Saturday, June 26, 2010
Kiss It Good-Bye: The Mystery, the Mormon, and the Moral of the 1960 Pittsburgh Pirates by John Moody
Kiss It Good-Bye: The Mystery, the Mormon, and the Moral of the 1960 Pittsburgh Pirates by
When I heard that Deseret was publishing Kiss It Good-Bye, I had to read and review this book, as I've been a huge baseball fan since my Los Angeles Dodgers won the World Series in 1958.
John Moody was a 6 year old in Pittsburgh when the Pirates won the World Series, especially winning against the usually unbeatable Bronx Bombers, the New York Yankees, but 1960 was the year for the Bucks. They scrapped their way to their first Series win since 1927. and not last. The unlikely Pirate to help earn the Pirates their first World Series was pitcher Vernon Law, a very down to earth Mormon farm boy from Meridian, Idaho. Vernon had the nickname of The Deacon from his teammates for his strict Mormon upbringing.
In the early days of major league baseball, players were close to their fans, knew how to really play the game, unlike how they play today. There were no free agents, million dollar salaries, high performance enhancing drugs or egos.
Pittsburgh was the Steel City because of the steel mills that caused a gray cloud over the city for many years. It took some years to clean up Pittsburgh so that the citizens could breathe. They built skyscrapers, cleaned up the rivers. In the 40's, they were using electric lights, as the Steel City was in the dark during the day, and people had to cover their mouths and noses because of the contaminants around them. Some well known people couldn't wait to get out of Pittsburgh, like Gene Kelly and Edison. John Moody couldn't wait to move to Chicago.
The Bucks in 1952 had the worst ever record of any Major League Team with a record of 42-112. They finished 54 1/2 games out of first place. They were constantly the cellar kings.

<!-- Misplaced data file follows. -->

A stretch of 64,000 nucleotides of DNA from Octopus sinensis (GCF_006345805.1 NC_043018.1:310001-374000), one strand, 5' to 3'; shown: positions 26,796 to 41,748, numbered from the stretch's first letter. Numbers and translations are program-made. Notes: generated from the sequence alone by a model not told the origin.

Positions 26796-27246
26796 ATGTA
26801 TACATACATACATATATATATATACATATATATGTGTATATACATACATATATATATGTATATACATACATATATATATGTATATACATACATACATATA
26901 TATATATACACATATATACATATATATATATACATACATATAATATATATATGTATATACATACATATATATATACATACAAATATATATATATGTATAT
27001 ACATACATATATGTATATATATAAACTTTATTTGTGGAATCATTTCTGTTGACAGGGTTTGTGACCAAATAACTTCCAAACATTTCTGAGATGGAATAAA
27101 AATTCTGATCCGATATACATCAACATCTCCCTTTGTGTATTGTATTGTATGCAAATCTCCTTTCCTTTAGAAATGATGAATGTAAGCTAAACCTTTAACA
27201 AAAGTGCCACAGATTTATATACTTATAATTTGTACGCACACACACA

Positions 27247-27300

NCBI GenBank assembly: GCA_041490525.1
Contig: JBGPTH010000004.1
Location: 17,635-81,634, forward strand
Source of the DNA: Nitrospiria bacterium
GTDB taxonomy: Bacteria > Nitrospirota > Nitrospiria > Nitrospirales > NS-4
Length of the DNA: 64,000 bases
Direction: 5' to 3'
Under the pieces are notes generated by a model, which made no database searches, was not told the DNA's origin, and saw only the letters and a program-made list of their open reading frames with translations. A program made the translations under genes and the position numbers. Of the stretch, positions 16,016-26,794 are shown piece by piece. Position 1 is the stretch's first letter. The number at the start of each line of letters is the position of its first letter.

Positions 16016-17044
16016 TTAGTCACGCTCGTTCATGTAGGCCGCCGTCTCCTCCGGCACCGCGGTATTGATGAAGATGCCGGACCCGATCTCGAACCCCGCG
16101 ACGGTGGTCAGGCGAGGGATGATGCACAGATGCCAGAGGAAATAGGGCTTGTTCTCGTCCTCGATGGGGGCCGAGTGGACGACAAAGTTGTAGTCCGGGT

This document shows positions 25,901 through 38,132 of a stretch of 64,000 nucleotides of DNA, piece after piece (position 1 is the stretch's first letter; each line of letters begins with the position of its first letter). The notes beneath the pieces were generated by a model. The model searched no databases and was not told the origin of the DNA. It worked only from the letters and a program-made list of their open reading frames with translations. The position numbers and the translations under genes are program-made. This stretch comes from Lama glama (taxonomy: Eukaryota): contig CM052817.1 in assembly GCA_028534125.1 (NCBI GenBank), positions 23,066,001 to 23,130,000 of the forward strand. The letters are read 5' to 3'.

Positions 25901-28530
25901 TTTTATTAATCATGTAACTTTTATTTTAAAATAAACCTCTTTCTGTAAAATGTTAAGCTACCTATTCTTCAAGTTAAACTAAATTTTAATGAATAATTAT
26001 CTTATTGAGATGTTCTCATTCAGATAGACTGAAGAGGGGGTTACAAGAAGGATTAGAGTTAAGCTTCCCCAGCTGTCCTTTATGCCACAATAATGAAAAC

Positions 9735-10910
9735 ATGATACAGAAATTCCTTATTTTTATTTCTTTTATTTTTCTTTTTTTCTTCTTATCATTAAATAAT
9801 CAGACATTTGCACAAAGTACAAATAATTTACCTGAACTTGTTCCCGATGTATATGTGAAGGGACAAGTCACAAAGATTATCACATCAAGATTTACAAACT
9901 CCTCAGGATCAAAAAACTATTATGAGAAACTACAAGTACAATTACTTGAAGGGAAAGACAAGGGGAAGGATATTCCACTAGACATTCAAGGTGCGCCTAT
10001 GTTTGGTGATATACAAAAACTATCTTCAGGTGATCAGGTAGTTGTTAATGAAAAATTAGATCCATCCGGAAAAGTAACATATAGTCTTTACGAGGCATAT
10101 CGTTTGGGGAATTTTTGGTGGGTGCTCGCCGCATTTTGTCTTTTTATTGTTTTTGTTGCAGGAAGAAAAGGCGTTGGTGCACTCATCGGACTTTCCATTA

In the 50's, segregation was rampant, so the black athletes couldn't be in the same restaurants with the other players, which was the norm in those days, but so unfair. The blacks would have separate restrooms, drinking fountains and have to sit at the back of the bus. This segregation was felt at the stadium. Vernon had been raised to treat everyone with respect and he did everywhere he went.
Vernon married his high school sweetheart VaNita, who gave him children with V names: Veldon, Varlin, Vaughn, Veryl and Vance, who also was a Major League player.
Vern won the Cy Young award and was the most valuable player in that momentous World Series, but he never regained his pitching arm after an injury to his ankle after they won the pennant. When all the team were on the bus celebrating with champagne, a member of the Pirate contingency got carried away and injured his ankle. Even while pitching his two games in the Series, he played with excruciating pain and in the next few seasons, because of that ankle injury, overcompensated and c aused his pitching arm to change. He never complained once. After retiring, he became a Baseball Coach at BYU.
One nice thing I enjoyed about this delightful book is that each chapter is called an inning and the last chapter is entitled Extra Innings. John Moody brings the last game of that Series to a very exciting climax. I think the 7th game of that 1960 World Series was one oof the most exciting series of all time. An unlikely team, if ever, beat those great Bronx Bombers that had the best Yankee players ever to play the game: Mickey Mantle, Yogi Berra, Moose Skowron, Whitey Ford, and Roger Maris. The team that beat these guys were scrappy guys, such as: Vernon Law, Bill Mazeroski, Dick Groat, Bill Virdon, Joe Gibbon, Dick (Ducky) Schofield, Bob Friend, ElRoy Face, Bob Skinner, Joe Christopher, Hal Smith, Gino Cimoli, George Witt, Bob Oldis and the late great Roberto Clemente.
Forever Friends Rating 5 Stars by Teri
Until Next Time, See You Around The Book Nook.
I received my review copy from Deseret.
Published by: Shadow Mountain